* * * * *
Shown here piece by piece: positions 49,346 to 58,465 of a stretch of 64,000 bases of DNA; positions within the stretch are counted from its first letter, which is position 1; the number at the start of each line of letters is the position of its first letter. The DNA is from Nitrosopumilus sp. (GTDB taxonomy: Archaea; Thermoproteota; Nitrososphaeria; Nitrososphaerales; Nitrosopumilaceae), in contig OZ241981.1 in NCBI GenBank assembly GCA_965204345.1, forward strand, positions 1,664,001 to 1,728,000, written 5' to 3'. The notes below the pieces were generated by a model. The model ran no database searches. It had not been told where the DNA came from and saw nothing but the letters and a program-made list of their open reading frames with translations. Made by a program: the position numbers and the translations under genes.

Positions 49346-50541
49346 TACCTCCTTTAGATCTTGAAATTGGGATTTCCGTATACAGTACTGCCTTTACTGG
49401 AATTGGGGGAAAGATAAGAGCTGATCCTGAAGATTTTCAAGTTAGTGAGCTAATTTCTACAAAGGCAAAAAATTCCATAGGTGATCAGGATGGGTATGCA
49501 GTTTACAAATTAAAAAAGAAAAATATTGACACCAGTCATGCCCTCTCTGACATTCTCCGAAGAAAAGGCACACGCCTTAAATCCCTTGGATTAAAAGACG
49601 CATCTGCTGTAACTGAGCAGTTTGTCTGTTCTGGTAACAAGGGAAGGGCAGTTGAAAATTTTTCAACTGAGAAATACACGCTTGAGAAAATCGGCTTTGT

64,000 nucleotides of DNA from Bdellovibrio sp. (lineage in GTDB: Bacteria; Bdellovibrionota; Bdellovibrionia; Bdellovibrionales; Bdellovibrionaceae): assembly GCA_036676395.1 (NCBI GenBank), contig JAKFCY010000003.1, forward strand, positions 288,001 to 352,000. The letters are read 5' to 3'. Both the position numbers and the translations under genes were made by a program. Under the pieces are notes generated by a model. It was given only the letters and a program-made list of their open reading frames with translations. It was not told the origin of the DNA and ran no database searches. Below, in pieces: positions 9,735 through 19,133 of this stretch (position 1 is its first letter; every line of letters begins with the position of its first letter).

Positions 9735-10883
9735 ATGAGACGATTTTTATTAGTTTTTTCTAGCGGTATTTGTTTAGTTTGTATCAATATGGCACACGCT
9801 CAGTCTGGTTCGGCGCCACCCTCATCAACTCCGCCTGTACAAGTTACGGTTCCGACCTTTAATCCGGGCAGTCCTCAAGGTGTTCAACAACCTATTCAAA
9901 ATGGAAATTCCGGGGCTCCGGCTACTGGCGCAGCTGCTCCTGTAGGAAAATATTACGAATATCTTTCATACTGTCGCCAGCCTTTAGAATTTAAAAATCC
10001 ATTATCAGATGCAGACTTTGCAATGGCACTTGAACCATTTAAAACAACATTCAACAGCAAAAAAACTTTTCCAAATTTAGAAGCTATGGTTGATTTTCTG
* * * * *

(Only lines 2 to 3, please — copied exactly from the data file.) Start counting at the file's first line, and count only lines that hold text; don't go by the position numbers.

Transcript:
Positions 49346-50541
49346 TACCTCCTTTAGATCTTGAAATTGGGATTTCCGTATACAGTACTGCCTTTACTGG